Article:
Where Does An Aspiring Farmer Start?

Where Does An Aspiring Farmer Start?

This may surprise you! A number of people are looking to start farming, but don’t have any agriculture background. However, it can be challenging to get an ag business loan if you don’t have farm experience.

Rene Johnson, vice president of ag banking with Lake Ridge Bank, says there are steps you can take before applying for a loan to improve your chances.

Johnson has been in the ag lending and farming industries for more than 20 years. She’s noticed an uptick in nonfarm consumers wanting to get involved in agriculture or even start their own farm businesses. Some of these folks have a romantic idea of what agriculture entails. Others have what it takes and just face a barrier to entry.

Johnson’s first recommendation is to connect with an established farm business to learn the ropes — like a mentor. She recommends connecting with someone who is doing similar work to what you want to do, whether it’s a dairy, llama herd, viticulture, or a pumpkin patch.

From there, an aspiring farmer can get a better understanding of their needs as a beginner when it comes to required assets, balance sheet, and workload.

Johnson says the cost of entry in agriculture is expensive. The good news is that for a beginning farm, you likely don’t need a lot of land or brand-new machinery. She says it’s important to work with a bank or lender who specializes in agriculture, so they can guide you through the process.

Lack Of Snow Sparks Disaster Loans

Lack Of Snow Sparks Disaster Loans

Wisconsin businesses may be eligible for federal disaster loans if they have suffered losses due to the unusually mild winter.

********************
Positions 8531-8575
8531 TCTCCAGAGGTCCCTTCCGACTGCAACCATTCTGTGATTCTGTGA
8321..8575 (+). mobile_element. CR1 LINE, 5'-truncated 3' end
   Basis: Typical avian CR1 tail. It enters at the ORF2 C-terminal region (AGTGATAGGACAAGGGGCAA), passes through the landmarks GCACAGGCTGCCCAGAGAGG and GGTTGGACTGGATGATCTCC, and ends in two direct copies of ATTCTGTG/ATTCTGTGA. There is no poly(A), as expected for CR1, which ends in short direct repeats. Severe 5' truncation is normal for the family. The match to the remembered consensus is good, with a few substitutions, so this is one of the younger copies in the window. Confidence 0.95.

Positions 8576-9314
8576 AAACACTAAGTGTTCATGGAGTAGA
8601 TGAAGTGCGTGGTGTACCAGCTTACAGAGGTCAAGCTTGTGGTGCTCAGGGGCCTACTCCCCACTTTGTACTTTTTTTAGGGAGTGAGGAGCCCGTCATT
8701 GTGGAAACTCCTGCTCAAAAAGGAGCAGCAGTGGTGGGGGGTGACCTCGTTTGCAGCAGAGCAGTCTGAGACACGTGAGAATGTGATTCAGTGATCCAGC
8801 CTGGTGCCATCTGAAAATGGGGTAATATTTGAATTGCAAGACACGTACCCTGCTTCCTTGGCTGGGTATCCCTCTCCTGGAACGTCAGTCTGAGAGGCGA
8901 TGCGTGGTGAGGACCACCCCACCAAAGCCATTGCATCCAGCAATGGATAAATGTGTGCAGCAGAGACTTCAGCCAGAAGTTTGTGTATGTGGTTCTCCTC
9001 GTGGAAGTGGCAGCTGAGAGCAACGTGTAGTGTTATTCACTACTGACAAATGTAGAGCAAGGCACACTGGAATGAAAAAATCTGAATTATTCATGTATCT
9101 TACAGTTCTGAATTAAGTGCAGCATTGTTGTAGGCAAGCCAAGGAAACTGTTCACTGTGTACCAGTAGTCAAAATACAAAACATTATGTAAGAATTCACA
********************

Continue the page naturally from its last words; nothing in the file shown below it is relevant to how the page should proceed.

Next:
The National Weather Service reports snowfall statewide has been 20 to 30 inches below normal this winter. In the Lake Superior snowbelt, generally across Ashland, Iron, and Vilas counties, snowfall was 40 to 70 inches below normal.

The U.S. Small Business Administration says they will consider loss from recent low snowfalls to be drought-related and eligible for assistance. The lack of snow has impacted travel and recreation businesses that rely on downhill and cross-country skiing, snowshoeing, and snowmobiling.

“The lack of snow we’ve experienced so far this winter has had serious economic impacts on folks and businesses, especially in our Northern counties, who rely on snow and winter weather to attract customers and be successful,” says Gov. Tony Evers. “I encourage all eligible businesses to apply for these loans as soon as possible, and in the meantime, I encourage Wisconsinites to plan a trip, visit local businesses, and find other exciting ways to enjoy winter in Wisconsin in our beautiful Northern and Central communities.”

USDA’s disaster designation for drought already covers many Wisconsin counties. This designation allows businesses in counties identified as drought disaster areas to be eligible for emergency loans to offset their business losses in those counties if their business loss is related to the drought.

Impacted businesses in counties with a drought declaration can apply for the U.S. SBA Economic Impact Disaster Loans. The loans aim to help businesses get through emergencies that have impacted their economic well-being. Under the EIDL program, businesses can borrow up to $2 million to cover their losses. Businesses pay no interest on the loan for the first year and a maximum rate of 4 percent for the rest of the loan period.

To take advantage of the program, businesses must apply by the application deadline for their county. Find more information on if you qualify and how to apply: